Many retailers are pushing holiday sales already. Should c-stores follow suit?
Set yourself up for success by ensuring customers think of your store as a destination for holiday gifts and entertaining essentials.
Christmas creep – the term used to describe stores bringing out holiday-themed inventory and decorations well before December – has been a trend for years.
However, retail analysts say Christmas has arrived particularly early in 2022 – and it’s not just a bit here and there.
“It hasn’t been the sprinkling of holiday stuff you typically see ahead of Halloween,” says Lisa Hutcheson, managing partner at J.C. Williams Group. “Retailers are already in full-blown holiday mode.”
This includes putting out advent calendars to holiday décor and even starting holiday sales events. Some retailers have also posted their holiday return policies already, she says.
These retailers are looking to capture a shift in holiday shopping behaviour. According to Deloitte Canada’s recently released 2022 Holiday Retail Outlook, more than one in three Canadians (37%) plan to shop earlier for the holiday season.
Memories of cleaned-out shelves of Christmas past due to supply chain challenges are surely top of mind.
That is not the only factor driving early holiday shopping. Of this group of Canadians, nearly half (46%) believe it will help them get better deals. The fear if they wait? Prices will be even higher because of inflation. And budgeting is a key concern for many households. Four in 10 Canadians have seen their household finances worsen this year, according to Deloitte’s holiday report.
Bruce Winder, retail analyst and author of Retail Before, During & After COVID-19, says c-stores should act on these trends.
“If you’re a convenience store, start early – bring out some of your Christmas stuff, so that your customers start thinking of your store as a destination for holiday gifts and holiday entertaining essentials,” he advises.
“Second, I would get promotional, as people will be looking for deals,” he says. “I am not saying throw your margins out the window, but if there was ever a time to offer a buy one, get another for 25% off, it is this holiday season.”
Hutcheson agrees that c-stores need to get stock in early.
“If they bring it out too late, they may have to mark it down because a lot of customers may not need it anymore. They may have gotten it already somewhere else,” she says.
The Holiday Retail Outlook also found more than half of Canadian consumers say they prefer to buy gifts that support small or local businesses, with consumers in Atlantic Canada most likely to buy local (71%).
Hutcheson says a community-based and independent c-store or chain has an opportunity to capture holiday market share.
“I would suggest they put out messages on social media, so that their customers think, ‘Oh, I should pick that up as a stocking stuffer,’” says Hutcheson.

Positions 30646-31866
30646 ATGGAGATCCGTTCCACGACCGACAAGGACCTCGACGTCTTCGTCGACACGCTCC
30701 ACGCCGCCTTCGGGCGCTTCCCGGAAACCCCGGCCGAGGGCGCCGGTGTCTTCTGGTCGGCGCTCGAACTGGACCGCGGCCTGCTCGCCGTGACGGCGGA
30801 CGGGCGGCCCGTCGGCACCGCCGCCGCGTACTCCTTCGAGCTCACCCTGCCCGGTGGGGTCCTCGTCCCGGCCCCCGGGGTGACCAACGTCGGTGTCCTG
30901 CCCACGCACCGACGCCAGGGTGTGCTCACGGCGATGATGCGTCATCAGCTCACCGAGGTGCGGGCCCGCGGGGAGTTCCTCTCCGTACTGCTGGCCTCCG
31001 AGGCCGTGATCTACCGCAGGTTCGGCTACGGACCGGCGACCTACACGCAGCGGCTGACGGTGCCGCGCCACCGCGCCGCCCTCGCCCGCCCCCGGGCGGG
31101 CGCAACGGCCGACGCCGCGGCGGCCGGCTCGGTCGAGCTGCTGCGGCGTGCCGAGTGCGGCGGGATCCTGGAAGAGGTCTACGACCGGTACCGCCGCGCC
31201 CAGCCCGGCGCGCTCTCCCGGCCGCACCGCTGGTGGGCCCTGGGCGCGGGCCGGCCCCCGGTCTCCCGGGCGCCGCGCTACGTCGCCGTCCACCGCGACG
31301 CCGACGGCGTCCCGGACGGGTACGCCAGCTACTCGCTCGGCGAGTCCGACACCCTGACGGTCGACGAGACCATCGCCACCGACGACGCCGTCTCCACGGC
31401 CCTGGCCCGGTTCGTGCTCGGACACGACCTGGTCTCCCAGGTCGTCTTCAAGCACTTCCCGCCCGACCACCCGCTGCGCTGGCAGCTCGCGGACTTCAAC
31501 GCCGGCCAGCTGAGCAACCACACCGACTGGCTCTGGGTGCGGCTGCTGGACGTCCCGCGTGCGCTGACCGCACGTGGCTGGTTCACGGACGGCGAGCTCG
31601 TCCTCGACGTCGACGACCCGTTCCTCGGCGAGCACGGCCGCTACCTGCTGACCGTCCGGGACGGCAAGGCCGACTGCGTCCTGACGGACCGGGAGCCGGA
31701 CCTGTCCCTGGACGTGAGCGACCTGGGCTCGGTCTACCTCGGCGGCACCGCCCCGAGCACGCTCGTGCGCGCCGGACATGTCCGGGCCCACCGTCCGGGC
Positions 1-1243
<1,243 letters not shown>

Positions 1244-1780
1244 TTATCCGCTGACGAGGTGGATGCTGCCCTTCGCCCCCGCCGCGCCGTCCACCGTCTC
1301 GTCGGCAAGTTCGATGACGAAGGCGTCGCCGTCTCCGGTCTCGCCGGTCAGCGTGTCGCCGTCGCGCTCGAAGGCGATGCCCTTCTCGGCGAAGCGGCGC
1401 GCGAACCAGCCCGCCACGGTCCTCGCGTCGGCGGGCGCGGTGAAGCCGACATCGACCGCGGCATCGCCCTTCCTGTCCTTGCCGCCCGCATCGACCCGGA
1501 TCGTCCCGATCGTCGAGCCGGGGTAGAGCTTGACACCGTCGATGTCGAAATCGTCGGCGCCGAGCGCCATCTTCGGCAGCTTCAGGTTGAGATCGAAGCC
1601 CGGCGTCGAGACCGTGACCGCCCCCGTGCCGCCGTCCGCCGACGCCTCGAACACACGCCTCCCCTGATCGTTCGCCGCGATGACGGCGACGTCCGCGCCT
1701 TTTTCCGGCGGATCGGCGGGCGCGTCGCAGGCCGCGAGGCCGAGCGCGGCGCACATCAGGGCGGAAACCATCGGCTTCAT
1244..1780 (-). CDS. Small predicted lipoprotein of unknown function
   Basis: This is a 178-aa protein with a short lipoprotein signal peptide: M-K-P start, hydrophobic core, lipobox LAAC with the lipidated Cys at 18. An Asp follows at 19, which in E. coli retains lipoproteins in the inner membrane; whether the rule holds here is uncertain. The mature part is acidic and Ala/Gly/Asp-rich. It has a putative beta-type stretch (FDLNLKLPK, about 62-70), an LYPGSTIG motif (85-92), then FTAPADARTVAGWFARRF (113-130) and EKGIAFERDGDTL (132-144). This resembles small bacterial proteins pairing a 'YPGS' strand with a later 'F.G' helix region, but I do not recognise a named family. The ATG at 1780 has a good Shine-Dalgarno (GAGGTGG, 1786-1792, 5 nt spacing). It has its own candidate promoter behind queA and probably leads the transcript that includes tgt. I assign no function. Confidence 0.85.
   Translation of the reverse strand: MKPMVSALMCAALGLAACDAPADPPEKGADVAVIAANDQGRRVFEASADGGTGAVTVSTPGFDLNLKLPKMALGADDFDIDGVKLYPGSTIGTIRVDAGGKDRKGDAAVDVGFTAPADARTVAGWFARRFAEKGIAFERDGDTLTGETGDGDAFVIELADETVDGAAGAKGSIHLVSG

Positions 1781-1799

Convenience Store News Canada scrolled through some of the Instagram accounts of independents and small chains from last Christmas.
On its Instagram page, Jayy’s Cheers Convenience, for instance, which has a location in Toronto and one in North York. Ont., posted a limited-edition Warheads Holiday Pack on Dec. 22, an Elf-themed International Delight Peppermint Mocha Creamer on Dec. 13, and Lifesavers and Pillsbury candles on Nov. 1.
It also created a Holiday Treats Gift Guide on Dec. 10, which included gingerbread-flavoured Oreo cookies.
Outliers resisting the trend
Early holiday outreach turns some consumers off.
Still, both Hutcheson and Winder say a lot of people are looking forward to a different Christmas this year, hopeful of a return to some normalcy with in-person gatherings, and may welcome it.
However, at least one family-owned c-store chain feels this early-to-market strategy is too commercial.
“We don’t put anything out until Nov. 11,” says Gerry Bes, general manager at Little Short Stop Stores in Ontario. “We even ask our distributors not to ship anything prior to then, and if they do, we leave the merchandise in the backroom until after Nov. 11.”
Little Short Stop Stores keeps the focus post-Halloween on Remembrance Day and its support of the Royal Canadian Legion’s poppy fundraiser, explains Bes.
“What retailers are trying to do is get people to buy products early, and then use them before Christmas, so that they buy it again,” says Bes, who points out a lot of retailers take the same strategy to getting out early for Halloween with themed confectionary.
“And so, I understand the motivation,” he says. “But in some respects, I think retailers have lost the empathetic side of retailing, and are just very commercial.
“For us, it’s a question of where we draw the line, and we’ve decided to draw it there. We may lose some sales,” adds Bes, “but it’s more important for us to respect the remembrance of Nov. 11.”
Hutcheson agrees that retailers need to take a balanced approach.
“You might want to have some holiday stuff at the back of the store for now, and then move it up closer to the front in November, depending on your market and what the competition is doing,” she explains.